- What does freedom mean to you as far as collectively in our nation and personally in your heart?
Flag Day Facts to Boost Your Stars and Stripes Smart Factor
For a flag birthday activity, I hope you and your family enjoy this quick quiz (and yes, the answers are supplied for you).
Which President is credited with the flag’s official celebration?
In 1949 President Harry Truman signed Congressional legislation officially designating June 14 as Flag Day, but in 1916 President Woodrow Wilson made a presidential proclamation establishing Flag Day.
The originator of the idea of an annual flag day worked in what profession?
Teachers have impacted our lives in many ways, and this is one of them. But although the so-called “Father of Flag Day” was once a teacher, he later became a dentist, and ultimately the President of the American Flag Day Association.
Bernard Cigrand, a teacher in a small town in Wisconsin, led his school in a birthday celebration for the flag in 1885. The next year, he continued to promote a nationwide recognition through an article he wrote for a Chicago newspaper. It would be one of more than 2000 articles and speeches he would give about the flag, its proposed holiday and/or patriotism.
Who designed the 50-star flag?
For a history class project in 1958, high school student Bob Heft took apart his family’s 48-star flag and remade it with 50 stars believing Hawaii and Alaska would both become states. After both new states became part of the union, President Dwight D. Eisenhower announced the new flag would adopt the student’s design.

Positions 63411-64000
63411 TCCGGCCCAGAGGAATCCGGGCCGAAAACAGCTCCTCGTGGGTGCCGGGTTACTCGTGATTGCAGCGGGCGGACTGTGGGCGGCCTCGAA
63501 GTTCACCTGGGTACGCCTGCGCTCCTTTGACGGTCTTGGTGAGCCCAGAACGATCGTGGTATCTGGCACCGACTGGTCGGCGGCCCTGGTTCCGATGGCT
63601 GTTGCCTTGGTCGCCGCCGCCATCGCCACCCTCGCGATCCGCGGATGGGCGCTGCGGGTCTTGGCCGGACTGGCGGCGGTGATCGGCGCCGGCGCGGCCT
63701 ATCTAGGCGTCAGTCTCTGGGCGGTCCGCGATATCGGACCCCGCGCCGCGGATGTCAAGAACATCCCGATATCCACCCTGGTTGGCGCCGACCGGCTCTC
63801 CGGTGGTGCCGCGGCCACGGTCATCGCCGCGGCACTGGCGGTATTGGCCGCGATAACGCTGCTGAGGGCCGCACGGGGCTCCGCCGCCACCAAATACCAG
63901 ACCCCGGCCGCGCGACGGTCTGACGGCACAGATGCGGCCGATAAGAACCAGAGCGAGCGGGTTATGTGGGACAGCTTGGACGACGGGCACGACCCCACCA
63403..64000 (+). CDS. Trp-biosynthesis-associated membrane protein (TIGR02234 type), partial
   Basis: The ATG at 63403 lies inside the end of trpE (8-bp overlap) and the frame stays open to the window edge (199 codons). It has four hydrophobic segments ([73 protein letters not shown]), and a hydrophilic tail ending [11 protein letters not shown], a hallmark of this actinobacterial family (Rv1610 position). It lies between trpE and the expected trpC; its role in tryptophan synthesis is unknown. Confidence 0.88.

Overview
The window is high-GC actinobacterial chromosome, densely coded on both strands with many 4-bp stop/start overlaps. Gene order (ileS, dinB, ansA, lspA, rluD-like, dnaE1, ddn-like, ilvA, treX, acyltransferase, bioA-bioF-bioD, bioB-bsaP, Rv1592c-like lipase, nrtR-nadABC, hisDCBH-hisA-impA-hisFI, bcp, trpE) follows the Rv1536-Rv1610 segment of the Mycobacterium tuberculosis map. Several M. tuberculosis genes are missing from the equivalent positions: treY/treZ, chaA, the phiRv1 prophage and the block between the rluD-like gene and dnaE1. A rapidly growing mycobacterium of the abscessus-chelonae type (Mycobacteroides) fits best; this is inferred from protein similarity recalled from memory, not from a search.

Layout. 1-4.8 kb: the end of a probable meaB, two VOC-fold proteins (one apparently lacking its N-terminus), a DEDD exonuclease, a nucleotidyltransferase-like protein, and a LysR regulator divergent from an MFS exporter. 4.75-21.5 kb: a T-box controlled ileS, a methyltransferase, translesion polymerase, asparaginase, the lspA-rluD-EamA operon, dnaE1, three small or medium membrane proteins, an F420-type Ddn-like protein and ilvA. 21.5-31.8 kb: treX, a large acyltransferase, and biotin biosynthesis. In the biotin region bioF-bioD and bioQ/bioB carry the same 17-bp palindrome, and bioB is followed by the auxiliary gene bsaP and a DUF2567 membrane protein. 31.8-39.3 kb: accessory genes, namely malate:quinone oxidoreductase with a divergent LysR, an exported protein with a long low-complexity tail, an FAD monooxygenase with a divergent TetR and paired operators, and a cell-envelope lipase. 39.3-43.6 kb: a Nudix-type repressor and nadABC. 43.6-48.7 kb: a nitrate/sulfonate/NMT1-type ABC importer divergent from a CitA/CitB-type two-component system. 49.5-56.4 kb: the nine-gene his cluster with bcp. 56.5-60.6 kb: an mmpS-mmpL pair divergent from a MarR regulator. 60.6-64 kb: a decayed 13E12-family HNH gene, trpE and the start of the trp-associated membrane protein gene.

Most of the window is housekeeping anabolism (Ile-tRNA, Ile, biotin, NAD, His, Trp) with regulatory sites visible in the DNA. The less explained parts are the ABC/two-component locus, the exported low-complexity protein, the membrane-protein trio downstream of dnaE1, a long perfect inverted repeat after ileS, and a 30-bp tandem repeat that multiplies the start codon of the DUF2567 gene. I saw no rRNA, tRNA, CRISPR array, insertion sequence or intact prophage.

How many stripes are on the US flag? How many are red? White?
Thirteen alternating stripes are on the flag; seven are red and six are white.
Which two groups of people were authorized to salute the flag in 2013 based on an amendment to the Flag Code?
For many years, the US Code directed that uniformed servicemembers should face and salute the flag. In 2013, the code was adapted to also allow servicemembers out of uniform as well as military veterans to render a salute if they choose. So, if you see men and women in a stadium or at an event saluting instead of putting their hands over their hearts, they are likely to be veterans or still serving on active duty.
Which three principles did a 1944 proclamation associate with the US flag?
Justice, liberty and democracy
When were the words “under God” included in the pledge?
In 1954, President Eisenhower signed into law the joint resolution to amend the pledge of allegiance to include “under God,” explaining, “In this way we are reaffirming the transcendence of religious faith in America’s heritage and future; in this way we shall constantly strengthen those spiritual weapons which forever will be our country’s most powerful resource, in peace or in war.”
Not to us, Lord, not to us but to your name be the glory, because of your love and faithfulness.
Why do the nations say, “Where is their God?”
Our God is in heaven; he does whatever pleases him. Psalm 115:1-3 NIV
Life is Better When It’s Full – Joy-full, Thank-full, Purpose-full and Friend-full! ™